What we've been telling all the cabinet members is these aren't careers. This is public service, and public service has a life cycle. —Derek Miller, chief of staff
SALT LAKE CITY — At least a third and as many as half of the members of Gov. Gary Herbert’s cabinet are expected to be replaced in preparation for his first full term in office.
“I don’t think it’s a matter of getting tough or cleaning house. I think it’s a matter of what’s in the best interest of his goals and his priorities for the next four years,” Herbert’s chief of staff said Thursday. “It’s not an issue of people getting fired or retribution.”
Derek Miller said he and Lt. Gov. Greg Bell have been meeting with each of the 22 department heads and other appointees in the cabinet to discuss the results of a performance review started about six weeks ago.
“What we’ve been telling all the cabinet members is these aren’t careers. This is public service, and public service has a life cycle,” Miller said. “You burn yourself out doing a good job. When that life cycle is done, then it’s time for someone new to come in and do the same thing.”
He declined to discuss which cabinet members will leave their positions but said it’s likely to be between a third and half of the appointees who serve at the pleasure of the governor.
Only one cabinet member, state Insurance Commissioner Neal Gooch, told the governor’s office before the election that he planned to retire, Miller said. He said the turnover is being sought to ensure there’s a commitment to the governor’s agenda going forward.
“We expect the people who work for us to have a passion for what they do,” Miller said. Some cabinet members, he said, told him this week that “it’s time for someone else to pick up the baton and take it further.”
Herbert, who is expected to receive a report next week on what changes should be made, has raised concerns publicly about another cabinet member, John Njord, head of the Utah Department of Transportation.
In April, the governor said Njord “made a mistake” by politicizing negotiations with a wrongfully terminated employee. “He already knows my displeasure,” Herbert said then of Njord’s effort to have the employee sign a confidential letter asking the state Democratic Party to stop pushing her case.
“I’m not ready to say anything until the governor makes a final decision,” Miller said. “UDOT is being reviewed under the same framework as other agencies.”
The turnover comes after Herbert’s election to his first full four-year term. He assumed the office in 2009, when former Gov. Jon Huntsman Jr. resigned to become U.S. ambassador to China. A year later, Herbert had to run for the remaining two years of Huntsman’s term.
“It’s not just a matter of who’s doing a good job versus who’s doing a bad job,” Miller said. “Probably more often it’s a matter of fresh eyes, fresh perspective, new leadership, new vision and making sure it’s aligned with the governor’s vision.”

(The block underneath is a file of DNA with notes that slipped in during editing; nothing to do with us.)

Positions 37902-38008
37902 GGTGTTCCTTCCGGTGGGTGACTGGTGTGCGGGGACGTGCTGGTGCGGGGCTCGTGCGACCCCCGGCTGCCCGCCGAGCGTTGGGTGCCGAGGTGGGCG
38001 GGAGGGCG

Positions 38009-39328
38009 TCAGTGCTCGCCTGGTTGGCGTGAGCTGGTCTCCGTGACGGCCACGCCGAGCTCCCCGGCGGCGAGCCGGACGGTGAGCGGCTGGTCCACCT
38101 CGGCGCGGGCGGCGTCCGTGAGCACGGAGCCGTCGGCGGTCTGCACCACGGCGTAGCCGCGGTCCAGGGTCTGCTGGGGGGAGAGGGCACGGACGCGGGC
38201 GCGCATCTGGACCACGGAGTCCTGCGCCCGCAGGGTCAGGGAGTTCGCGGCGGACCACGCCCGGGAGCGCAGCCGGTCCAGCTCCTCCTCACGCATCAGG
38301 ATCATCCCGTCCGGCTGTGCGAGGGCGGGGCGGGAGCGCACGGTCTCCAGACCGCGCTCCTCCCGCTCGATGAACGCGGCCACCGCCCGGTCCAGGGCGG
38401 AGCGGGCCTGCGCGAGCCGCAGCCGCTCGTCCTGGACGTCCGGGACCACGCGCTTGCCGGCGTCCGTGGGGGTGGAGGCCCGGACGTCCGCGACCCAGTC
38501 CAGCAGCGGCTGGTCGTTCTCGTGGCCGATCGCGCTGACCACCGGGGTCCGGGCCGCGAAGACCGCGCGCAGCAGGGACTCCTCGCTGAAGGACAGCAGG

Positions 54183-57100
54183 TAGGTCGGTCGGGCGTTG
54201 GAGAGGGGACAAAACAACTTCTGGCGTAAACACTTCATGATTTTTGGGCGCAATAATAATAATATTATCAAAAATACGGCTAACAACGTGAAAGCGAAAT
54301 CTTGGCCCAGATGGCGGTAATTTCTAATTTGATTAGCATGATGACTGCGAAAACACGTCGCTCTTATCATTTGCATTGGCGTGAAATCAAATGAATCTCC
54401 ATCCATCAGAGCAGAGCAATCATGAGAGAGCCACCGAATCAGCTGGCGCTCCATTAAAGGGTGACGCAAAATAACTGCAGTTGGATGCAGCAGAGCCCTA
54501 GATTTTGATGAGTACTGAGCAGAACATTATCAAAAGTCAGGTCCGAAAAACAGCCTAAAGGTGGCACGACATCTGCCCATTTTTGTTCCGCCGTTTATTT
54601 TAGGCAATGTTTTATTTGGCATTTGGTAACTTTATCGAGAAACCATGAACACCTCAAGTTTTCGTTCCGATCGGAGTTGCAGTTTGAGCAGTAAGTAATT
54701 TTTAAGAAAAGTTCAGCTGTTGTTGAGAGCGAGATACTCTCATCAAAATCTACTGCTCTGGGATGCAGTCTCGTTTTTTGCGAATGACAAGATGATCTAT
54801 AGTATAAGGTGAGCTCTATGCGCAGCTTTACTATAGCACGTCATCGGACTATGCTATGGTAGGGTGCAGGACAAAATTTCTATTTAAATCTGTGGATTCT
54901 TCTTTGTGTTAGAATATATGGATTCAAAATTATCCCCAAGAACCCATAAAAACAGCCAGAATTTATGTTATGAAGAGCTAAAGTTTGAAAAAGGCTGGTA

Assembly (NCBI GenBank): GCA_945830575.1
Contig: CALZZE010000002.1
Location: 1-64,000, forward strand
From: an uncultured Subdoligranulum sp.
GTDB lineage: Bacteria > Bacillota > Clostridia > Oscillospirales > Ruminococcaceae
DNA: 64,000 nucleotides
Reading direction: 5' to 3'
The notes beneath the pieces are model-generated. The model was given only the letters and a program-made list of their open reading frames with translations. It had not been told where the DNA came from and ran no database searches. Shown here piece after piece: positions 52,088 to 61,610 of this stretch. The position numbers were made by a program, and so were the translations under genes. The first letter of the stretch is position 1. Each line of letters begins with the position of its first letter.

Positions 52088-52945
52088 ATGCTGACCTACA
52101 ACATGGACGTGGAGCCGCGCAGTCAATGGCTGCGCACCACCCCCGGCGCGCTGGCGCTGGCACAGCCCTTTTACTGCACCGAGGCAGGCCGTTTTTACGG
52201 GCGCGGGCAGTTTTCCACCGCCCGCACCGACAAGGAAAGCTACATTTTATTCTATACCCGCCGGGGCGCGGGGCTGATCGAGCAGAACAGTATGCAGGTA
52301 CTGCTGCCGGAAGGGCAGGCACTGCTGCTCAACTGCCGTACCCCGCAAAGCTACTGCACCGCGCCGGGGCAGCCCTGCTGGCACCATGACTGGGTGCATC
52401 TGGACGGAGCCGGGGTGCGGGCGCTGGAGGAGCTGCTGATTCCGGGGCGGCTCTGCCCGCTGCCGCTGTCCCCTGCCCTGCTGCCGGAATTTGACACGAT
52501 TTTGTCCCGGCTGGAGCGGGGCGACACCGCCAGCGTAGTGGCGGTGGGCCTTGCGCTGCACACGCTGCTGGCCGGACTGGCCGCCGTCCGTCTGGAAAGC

Herbert, who served as lieutenant governor under Huntsman, has made only a few changes in the cabinet he inherited, including firing the former technology services director, Stephen Fletcher, over his handling of the massive data breach that compromised the personal medical information of an estimated 800,000 Utahns.
University of Utah political science professor Matthew Burbank said that while governors usually make changes to their cabinets after being re-elected, this level of turnover is surprising.
“It is a little unexpected he wants to change that large a portion of his political appointees,” Burbank said. “That the governor is re-evaluating the entire group and making a fairly substantial proportion of changes, that would signal there may be more to this.”
Burbank said the governor’s actions are what would be expected from a brand-new governor, not one first elected as lieutenant governor in 2004.
“You didn’t really get any sense of change in the election. That was about as low key an election as you could have,” Burbank said, referring to Herbert’s win over Democrat Peter Cooke with nearly 70 percent of the vote.
It’s more than the governor’s cabinet changing. Miller said the governor is also adding to his priorities for the next four years.
While economic development and education remain at the top of that list, Miller said the administration will also focus on what the governor sees as the state’s No. 1 challenge, population growth.
Miller said that means a “renewed emphasis on long-term planning” for dealing with the impact of more Utahns on air and water quality, transportation needs and other issues related to growth.
Those issues include recognizing the needs of Utah’s increasing minority population, including refugees, Miller said. “That brings something different into the mix that we have to be aware of.”
And there will be a new emphasis on outdoor recreation, at a time when the state has been at odds with the industry over public lands issues. “We just can’t take that for granted,” Miller said. “That’s hand in hand with our tourism industry.”
The elections results, Miller said, mean the governor is already on the right track.
“We’re not looking at a wholesale change in the governor’s agenda and priorities, but we are going through a process where we are re-evaluating,” he said. “A lot of it is just emphasizing the things that are important and not letting them be taken for granted.”